Danielle Lloyd, a former Miss Great Britain and celebrity mother of four boys, wants to guarantee that her next baby will be a girl. So, she revealed in a TV interview last year, she’s planning to get pregnant through in vitro fertilization.
The news sparked an uproar in Britain, where screening embryos for gender is prohibited at IVF clinics. Unruffled, Lloyd, 35, began checking out clinics in the few places on the planet where the service is readily available: Cyprus, the United Arab Emirates — and the United States.
“I can see why people are against it, and I don’t want to upset anyone,” Lloyd said. “But I can’t see myself living not having a daughter when I know it’s possible.”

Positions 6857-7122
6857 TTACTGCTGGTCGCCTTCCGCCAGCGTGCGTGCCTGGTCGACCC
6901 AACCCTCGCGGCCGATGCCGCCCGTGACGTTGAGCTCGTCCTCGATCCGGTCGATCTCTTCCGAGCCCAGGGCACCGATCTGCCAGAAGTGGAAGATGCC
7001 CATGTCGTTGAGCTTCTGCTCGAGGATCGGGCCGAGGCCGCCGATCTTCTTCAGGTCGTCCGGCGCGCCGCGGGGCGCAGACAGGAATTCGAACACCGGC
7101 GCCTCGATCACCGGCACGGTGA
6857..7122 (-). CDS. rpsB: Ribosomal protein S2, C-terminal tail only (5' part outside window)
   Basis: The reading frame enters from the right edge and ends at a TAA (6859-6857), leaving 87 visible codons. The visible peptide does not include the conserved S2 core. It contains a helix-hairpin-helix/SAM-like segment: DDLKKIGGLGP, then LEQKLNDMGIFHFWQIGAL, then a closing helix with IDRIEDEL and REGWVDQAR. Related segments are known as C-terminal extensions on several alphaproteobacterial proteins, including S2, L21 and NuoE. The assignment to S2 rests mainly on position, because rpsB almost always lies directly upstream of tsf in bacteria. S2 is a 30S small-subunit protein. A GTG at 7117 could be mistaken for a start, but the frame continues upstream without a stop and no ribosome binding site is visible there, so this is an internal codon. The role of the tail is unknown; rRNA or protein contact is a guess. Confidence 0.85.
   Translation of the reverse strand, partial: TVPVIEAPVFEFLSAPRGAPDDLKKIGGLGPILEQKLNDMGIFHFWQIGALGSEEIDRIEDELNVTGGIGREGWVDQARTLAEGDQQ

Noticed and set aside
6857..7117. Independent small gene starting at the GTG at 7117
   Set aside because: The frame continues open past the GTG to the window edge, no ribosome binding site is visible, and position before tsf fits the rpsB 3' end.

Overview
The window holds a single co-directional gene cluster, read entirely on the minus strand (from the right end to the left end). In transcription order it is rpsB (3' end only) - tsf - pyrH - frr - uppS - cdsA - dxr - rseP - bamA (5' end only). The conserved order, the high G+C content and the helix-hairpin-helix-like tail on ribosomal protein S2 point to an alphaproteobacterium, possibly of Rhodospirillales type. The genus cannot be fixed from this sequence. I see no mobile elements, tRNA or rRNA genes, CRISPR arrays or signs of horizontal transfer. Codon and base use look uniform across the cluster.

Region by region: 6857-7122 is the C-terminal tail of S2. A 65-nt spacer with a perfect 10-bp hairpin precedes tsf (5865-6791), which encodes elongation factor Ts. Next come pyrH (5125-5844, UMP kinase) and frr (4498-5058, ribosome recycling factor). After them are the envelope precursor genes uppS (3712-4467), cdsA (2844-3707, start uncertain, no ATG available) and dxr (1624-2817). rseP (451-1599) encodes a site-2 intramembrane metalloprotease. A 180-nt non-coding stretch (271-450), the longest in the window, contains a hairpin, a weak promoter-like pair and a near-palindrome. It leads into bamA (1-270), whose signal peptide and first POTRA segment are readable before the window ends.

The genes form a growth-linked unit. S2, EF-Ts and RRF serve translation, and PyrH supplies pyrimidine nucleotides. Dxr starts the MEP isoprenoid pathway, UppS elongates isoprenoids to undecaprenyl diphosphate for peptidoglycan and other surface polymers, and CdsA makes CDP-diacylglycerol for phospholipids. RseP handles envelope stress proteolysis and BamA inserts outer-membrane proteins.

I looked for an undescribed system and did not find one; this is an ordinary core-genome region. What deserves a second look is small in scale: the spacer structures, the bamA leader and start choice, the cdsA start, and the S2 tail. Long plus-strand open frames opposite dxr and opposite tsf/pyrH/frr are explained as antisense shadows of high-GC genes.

While many countries have moved in recent years to impose boundaries on assisted reproduction, the U.S. fertility industry remains largely unregulated and routinely offers services outlawed elsewhere. As a result, the United States has emerged as a popular destination for IVF patients from around the world seeking controversial services — not just sex selection, but commercial surrogacy, anonymous sperm...